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The Economist just published a story about a new alien life form they call "The Ood," who have two brains, one in their heads, the other carried around in their hand.  On elevators, public transport, and even at home, Oods notice little other than the brain they carry in their hand.  These screen-focused humanoids are in many ways isolated from each other.  And yet their devices empower them to play a game with or even hook up with countless others.  They do it impersonally with celebrity selfies and seemingly intimately in near-constant conversation with family and friends they might otherwise have lost.  Two billion Oods populate the world today, and there'll be 4 billion by the end of the decade.

Oods can download apps that empower them to do everything from timing a pee break not to miss the best parts of a movie to turning on their home alarm system.  But do their screen brains really enable them to connect in both of the ways that neuroscientists tell us are unique capabilities of human brains?

  Neuroscientist Iaian McGilchrist calls these two capabilities "the impersonal" and "the personal"  Our brains enable us to categorize, generalize, theorize, philosophize, count, correlate, predict, validate, replicate, and in other ways respond to what's around us (people especially) in instrumental ways (How many do I need?  Will this fit her?  Is he a frat-boy?  When will she show up again?).  These are powerful, useful capabilities.  They empower us to effectively hire, invest in, un-friend, target, evaluate, and adapt to others.  These are all impersonal capabilities.

AND the human brain is also hard-wired for personal connections.  We can sense others' feelings.  We can efficiently guess ("intuit") how they are likely to respond--some of us more effectively than others.  We can be aware of the ways we are aware of others--this is called being "reflective."  We can be present to another, bracketing our own agendas, attending exclusively to him or her here-and-now.  And most importantly, all these ways our brain empowers us to connect personally enable us to know another as unique, as distinctive and as un-reproducible as we each are ourselves.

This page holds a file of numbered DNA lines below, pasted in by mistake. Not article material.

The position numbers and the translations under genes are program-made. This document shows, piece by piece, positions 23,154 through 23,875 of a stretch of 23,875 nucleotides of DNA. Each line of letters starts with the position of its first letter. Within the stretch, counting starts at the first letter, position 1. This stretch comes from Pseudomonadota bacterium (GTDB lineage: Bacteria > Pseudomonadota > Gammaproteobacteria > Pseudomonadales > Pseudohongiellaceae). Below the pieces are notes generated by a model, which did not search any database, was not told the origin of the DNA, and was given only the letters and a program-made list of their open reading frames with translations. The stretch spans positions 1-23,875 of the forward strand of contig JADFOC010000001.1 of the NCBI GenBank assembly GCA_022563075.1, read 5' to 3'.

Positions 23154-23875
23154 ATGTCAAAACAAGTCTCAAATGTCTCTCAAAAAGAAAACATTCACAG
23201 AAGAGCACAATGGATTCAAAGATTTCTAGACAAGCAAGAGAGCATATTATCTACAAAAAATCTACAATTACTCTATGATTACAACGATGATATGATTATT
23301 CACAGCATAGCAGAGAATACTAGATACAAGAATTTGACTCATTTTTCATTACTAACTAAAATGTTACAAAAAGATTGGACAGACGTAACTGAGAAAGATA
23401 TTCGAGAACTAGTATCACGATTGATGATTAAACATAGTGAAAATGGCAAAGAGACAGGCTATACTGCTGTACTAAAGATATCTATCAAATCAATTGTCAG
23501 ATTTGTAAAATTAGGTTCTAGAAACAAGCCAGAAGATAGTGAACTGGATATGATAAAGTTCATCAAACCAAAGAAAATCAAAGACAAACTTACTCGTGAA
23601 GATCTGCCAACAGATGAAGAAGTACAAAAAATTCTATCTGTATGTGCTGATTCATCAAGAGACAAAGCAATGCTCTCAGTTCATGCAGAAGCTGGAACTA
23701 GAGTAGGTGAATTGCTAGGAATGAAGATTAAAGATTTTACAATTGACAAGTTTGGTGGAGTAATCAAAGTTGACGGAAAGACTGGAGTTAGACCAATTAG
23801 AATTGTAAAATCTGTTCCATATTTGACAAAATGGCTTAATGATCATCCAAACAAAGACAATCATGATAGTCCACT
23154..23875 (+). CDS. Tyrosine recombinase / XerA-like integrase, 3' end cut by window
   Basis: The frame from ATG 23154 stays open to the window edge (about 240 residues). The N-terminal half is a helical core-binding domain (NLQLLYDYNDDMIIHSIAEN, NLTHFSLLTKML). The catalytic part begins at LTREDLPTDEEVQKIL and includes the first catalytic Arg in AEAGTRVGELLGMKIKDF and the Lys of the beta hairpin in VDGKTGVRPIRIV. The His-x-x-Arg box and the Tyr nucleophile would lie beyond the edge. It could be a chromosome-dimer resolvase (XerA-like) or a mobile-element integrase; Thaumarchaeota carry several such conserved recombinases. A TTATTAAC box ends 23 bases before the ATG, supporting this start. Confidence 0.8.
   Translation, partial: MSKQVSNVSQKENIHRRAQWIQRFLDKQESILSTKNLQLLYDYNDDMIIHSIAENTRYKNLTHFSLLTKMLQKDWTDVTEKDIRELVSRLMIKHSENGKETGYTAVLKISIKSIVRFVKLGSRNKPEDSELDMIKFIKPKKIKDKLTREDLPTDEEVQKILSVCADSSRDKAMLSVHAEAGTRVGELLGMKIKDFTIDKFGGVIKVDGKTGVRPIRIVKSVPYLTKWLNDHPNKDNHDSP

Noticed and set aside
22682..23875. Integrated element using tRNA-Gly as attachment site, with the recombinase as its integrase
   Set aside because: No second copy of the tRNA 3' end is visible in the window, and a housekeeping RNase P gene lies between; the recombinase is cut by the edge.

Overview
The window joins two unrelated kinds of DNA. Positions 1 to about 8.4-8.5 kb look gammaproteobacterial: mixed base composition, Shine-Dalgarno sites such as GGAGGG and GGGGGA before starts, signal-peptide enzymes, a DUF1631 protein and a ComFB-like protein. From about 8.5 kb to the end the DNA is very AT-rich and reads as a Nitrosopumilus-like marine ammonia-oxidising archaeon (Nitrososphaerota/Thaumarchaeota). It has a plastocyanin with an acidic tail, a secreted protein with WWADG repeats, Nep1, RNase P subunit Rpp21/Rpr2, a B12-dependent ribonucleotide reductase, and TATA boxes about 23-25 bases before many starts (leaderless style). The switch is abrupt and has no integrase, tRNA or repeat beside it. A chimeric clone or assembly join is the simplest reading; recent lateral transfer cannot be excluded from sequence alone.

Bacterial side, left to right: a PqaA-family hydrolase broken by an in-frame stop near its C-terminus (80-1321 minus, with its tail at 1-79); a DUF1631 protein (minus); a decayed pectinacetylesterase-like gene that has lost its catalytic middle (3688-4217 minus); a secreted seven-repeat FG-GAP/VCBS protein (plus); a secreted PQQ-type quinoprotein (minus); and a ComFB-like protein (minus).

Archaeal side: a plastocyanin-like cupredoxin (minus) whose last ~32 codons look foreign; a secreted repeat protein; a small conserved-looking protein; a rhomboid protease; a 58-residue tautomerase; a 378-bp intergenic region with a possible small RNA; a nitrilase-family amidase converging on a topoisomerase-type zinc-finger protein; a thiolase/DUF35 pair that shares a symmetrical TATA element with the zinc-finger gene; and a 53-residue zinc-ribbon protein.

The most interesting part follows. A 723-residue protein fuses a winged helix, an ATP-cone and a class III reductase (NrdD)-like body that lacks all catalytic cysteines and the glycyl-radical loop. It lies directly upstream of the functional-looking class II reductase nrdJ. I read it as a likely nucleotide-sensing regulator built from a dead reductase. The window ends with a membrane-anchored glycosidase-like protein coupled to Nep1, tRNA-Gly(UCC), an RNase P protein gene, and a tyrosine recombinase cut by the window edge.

Both our impersonal and our personal capabilities are crucial to full human living.  Impersonal operations help us move through a lunch line, buy and use tickets, deposit and withdraw money, drive safely, and give to The United Way.  Personal operations can sometimes beautify all our impersonal tasks.  Most importantly, though, the personal powers of our brain empower us to enjoy a song, gasp in awe at our lover's beauty, feel gratitude for a favor, tear up in a supportive hug, and love.  Love this man, this woman, this parent, this child, this friend, this mentor or co-worker.  Love this unique one.  Grasping uniqueness is perhaps the human brain's greatest gift.

Our screen-brains obviously extend the reach of our impersonal operating in every direction, at every moment they remain in our hand--and charged.

What do these screen-brains do with and to our personal operating?  Since they're digital, ever faster (4g LTE) and always short-cutting (think Snapchat), their dominant default mode is impersonal.  But what about Face Time? Extended Facebook exchanges?  E-mail?  Skype?  

Savvy consumers of digital technology are reflective and mindful about their screen-brains.  At times, they exploit every convenience that apps offer and indulge their device's best pleasures.  AND they pay attention to technology's limitations.  They only hook up after considerable f2f time.  They break up in person.  They show love physically more than digitally.  They offer gifts with their hands and smiles.  They criticize and discipline behind a closed door.  They work out knotty design problems around a table.  They have "the talk" with their son or daughter while riding together in the car, washing dishes, or folding clothes.  They try never to forget that it's the personal capabilities of their brain that empower them to ask the question behind the question, smell fear, sense confusion, fully affirm excellence, offer touch when it's needed most.

There's nothing more important to the quality of your life than your relationships, and nothing more important to your relationships than your communication--how you listen and speak.  

The crushing and pervasive presence of technology has imbalanced most of our lives in impersonal directions.  Our human brains are hard-wired for both kinds of connections, and we spend most of our waking hours categorizing, generalizing, assuming, and defending our own understandings.  Oods do this all the time.

You have another set of capabilities.  They're already "in" you--in fact they already help make up who you are.  All you have to do is access them, make room for them, permit them to be more present in your life.  Especially when you're around people who matter, put down your screen-brain.  Even power it down.  Give the Other the sacred space in your world that she or he deserves.  Listen.  Be present.  Share with all the honesty that the situation permits.  Offer contact that is as personal as possible.



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